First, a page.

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Title: The 1962 revolution in Yemen and its impact on the foreign policies of the U.A.R. and Saudi Arabia.
Author: Algosaibi, Ghazi Abdulrahman.
ISNI:       0000 0001 3411 3941
Awarding Body: University College London (University of London)
Current Institution: University College London (University of London)
Date of Award: 1970
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The 1962 revolution in Yemen represented the attempt of trained officers in the regular army to shake off their inferior position and assume the political relevancy they felt entitled to. Externally, they were reasonably sure of Egyptian intervention on their behalf. Internally, they perceived an erosion of support for the Imamic regime which led them to anticipate massive popular following for the revolution once it broke out. After Syria's secession in September 1961 the U.A.R. enacted a hard-line anti-reactionary role. Saudi Arabia adopted an anti-Socialist role. A situation of confrontation ensued. When the Yemeni revolution broke out relations between Egypt and Saudi Arabia were worse than ever before. President Nasser perceived the revolution as a progressive, popular pro-Egyptian movement which was threatened by a concerted Imperialist-reactionary effort. As political support proved insufficient, President Nasser dispatched arms and advisers. This in turn was not enough and combat troops were sent. In one month the number of Egyptian troops in Yemen jumped from one hundred to an estimated four thousand. King Sand perceived the revolution as an Egyptian engineered mutiny which would give Egypt a foothold on the Arabian Peninsula and encourage subversion. He classified it as a threat to Saudi Arabia. Political support to the Royalists was deemed insufficient. The commitment of troops was neither practicable nor desirable. Saudi Arabia intervened by subsidizing the Royalists, supplying them with arms and allowing them to use Saudi territory. The first part of this study analyzes the Imamic regime and the revolution that destroyed it. The second part deals with past relations among Yemen, Egypt and Saudi Arabia. The third and fourth parts examine, respectively, the Egyptian and Saudi interventions.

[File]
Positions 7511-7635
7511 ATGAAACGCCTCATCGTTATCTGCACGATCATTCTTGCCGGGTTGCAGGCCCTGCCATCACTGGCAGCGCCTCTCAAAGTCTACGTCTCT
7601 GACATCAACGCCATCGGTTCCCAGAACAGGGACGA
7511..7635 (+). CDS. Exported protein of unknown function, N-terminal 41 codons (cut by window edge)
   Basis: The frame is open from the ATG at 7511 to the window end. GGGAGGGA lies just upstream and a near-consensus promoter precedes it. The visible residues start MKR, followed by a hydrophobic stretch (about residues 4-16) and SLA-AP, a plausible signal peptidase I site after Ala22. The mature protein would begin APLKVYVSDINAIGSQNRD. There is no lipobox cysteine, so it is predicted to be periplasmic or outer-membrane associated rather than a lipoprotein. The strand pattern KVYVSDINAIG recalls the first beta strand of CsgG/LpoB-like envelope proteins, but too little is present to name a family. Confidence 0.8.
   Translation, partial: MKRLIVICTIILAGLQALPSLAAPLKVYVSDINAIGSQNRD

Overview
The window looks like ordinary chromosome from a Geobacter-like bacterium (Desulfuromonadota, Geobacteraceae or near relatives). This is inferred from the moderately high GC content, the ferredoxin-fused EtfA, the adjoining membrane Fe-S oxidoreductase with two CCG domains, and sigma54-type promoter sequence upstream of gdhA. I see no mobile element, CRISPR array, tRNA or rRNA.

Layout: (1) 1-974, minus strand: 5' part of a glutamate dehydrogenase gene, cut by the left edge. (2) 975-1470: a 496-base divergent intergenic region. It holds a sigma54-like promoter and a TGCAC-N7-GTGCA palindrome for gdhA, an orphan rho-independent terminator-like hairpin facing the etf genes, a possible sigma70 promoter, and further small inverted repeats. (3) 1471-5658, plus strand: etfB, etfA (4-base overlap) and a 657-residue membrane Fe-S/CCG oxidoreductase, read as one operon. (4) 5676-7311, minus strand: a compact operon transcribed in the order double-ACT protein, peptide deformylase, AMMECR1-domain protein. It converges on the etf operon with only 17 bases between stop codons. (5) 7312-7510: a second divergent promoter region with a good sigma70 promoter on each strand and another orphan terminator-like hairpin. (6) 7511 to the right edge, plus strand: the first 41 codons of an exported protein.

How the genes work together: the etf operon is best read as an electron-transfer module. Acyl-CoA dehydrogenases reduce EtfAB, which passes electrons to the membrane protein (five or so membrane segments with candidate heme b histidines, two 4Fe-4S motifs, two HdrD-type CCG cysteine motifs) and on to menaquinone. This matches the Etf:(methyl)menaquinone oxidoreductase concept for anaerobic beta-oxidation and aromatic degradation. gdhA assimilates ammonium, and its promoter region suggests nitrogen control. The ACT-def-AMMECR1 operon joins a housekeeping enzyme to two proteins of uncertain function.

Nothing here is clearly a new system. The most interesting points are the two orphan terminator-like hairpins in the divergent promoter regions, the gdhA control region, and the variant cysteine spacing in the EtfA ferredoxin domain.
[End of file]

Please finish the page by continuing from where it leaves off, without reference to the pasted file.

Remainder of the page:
Supervisor: Not available Sponsor: Not available
Qualification Name: Thesis (Ph.D.) Qualification Level: Doctoral
EThOS ID:  DOI: Not available